Sweeney said he was falling asleep when his Android phone rang at 00:19 on November 30. He was in his bedroom, where several posters for SpaceX, Musk’s space exploration company, hung on the wall above his bed. The photo Posted on Sweeney’s personal Twitter account.
Based on screenshots from the exchange, Sweeney made a counteroffer to Musk, telling him that he would leave the account if Musk raised the offer to $50,000. He said he was also willing to accept the Tesla Model 3, an electric car worth over $38,000, adding that he was joking.
During the exchange, Sweeney was asked how he managed to track down Musk. He explained that he received data from the aircraft’s transponder. When told that paying him to close his Twitter account didn’t sound like a good idea, Sweeney had another suggestion: how about an internship?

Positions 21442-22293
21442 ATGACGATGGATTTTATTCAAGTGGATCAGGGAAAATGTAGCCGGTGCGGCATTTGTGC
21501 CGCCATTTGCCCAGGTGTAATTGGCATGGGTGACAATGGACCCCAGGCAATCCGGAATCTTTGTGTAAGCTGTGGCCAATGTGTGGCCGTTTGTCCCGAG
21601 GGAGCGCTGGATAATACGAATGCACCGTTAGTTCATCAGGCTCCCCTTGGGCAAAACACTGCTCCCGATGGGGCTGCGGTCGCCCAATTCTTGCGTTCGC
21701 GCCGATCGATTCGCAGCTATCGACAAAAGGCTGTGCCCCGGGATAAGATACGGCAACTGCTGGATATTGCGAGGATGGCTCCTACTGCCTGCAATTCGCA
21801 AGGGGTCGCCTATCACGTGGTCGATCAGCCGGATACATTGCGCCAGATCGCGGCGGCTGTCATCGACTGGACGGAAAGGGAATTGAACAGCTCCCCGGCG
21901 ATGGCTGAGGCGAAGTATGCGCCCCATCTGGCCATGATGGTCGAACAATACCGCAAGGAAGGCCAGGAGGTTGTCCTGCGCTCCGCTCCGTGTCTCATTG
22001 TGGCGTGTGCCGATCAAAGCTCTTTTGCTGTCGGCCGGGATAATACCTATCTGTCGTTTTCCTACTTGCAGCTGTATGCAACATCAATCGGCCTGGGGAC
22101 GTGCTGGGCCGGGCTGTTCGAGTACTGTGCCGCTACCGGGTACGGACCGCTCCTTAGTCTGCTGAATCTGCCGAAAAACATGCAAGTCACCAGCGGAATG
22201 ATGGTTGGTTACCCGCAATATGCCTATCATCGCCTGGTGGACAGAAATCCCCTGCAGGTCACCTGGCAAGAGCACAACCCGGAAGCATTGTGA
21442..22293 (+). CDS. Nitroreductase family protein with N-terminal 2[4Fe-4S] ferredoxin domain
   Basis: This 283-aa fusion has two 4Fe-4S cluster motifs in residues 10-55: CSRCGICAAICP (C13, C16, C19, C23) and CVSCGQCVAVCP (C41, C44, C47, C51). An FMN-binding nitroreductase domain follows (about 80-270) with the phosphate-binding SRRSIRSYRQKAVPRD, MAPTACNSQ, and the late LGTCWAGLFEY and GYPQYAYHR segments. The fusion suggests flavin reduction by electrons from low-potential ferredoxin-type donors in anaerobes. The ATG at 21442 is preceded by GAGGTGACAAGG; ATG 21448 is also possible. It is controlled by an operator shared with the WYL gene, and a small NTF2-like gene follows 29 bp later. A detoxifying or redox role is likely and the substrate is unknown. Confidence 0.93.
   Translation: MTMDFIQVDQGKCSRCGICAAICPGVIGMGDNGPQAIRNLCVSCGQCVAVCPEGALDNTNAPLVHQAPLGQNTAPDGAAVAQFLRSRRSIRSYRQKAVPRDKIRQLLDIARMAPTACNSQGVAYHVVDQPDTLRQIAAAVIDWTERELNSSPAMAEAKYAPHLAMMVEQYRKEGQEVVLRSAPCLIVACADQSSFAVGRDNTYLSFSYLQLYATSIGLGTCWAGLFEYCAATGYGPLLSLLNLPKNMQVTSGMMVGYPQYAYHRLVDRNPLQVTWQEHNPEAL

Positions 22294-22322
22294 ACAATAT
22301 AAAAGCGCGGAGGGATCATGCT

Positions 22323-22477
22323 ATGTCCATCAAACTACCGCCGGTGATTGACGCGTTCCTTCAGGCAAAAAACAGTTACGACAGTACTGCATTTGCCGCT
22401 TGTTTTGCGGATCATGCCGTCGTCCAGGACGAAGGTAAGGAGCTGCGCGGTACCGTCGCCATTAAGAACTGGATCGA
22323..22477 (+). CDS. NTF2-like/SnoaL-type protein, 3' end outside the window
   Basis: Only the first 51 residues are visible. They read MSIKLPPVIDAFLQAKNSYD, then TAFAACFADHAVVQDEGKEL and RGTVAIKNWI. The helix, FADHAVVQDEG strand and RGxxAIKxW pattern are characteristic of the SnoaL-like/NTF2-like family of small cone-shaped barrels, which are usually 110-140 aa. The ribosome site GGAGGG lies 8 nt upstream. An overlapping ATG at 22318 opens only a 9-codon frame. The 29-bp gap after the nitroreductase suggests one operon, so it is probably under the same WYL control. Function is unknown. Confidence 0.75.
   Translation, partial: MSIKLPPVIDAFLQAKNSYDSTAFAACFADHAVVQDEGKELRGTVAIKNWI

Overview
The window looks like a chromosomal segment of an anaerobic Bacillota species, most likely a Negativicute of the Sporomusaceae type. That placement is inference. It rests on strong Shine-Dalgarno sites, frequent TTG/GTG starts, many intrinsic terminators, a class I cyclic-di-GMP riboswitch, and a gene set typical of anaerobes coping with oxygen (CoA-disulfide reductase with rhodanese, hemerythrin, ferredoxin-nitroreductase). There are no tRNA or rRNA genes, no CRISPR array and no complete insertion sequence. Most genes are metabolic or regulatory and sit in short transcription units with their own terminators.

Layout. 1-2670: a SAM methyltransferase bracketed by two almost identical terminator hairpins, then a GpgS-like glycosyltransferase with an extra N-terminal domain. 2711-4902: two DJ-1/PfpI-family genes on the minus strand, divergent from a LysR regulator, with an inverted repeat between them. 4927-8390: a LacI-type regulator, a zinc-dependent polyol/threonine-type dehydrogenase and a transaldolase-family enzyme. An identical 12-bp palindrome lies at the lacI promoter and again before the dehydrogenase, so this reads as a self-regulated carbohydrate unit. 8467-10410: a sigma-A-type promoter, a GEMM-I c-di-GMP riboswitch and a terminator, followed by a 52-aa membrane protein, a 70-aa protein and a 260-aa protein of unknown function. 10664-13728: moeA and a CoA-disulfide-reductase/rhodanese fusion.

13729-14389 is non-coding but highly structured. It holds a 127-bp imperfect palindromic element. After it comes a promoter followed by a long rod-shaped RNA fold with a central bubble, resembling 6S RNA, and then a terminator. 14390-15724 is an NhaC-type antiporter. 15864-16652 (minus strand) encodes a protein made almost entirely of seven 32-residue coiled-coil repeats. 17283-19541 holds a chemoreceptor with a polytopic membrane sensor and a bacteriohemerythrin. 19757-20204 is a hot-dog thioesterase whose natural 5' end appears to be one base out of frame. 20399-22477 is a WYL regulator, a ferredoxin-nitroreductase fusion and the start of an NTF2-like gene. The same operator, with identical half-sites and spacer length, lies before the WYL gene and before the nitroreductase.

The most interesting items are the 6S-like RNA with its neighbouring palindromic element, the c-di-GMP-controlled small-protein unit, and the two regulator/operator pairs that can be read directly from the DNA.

The exchange, which lasted more than a month, fell silent after January 23.
Sweeney downplayed the privacy and security concerns associated with his Musk tracking account, which has over 305,000 followers.
“It’s a private plane, so it goes straight from the plane to the car,” he said, adding that he has long been into tracking aircraft. “I don’t think it’s that big of an issue. Some people are just curious to see where it goes.”
Sweeney said he got the data for his aircraft tracking accounts from the ADS-B Exchange, which describes itself on its website as the world’s largest source of unfiltered flight data.
Dan Streufert, founder of ADSBexchange.com LLC, said in an email Wednesday that anyone with basic electronic equipment can receive signals from aircraft that broadcast their location. He added that information is also available by listening to air traffic controllers.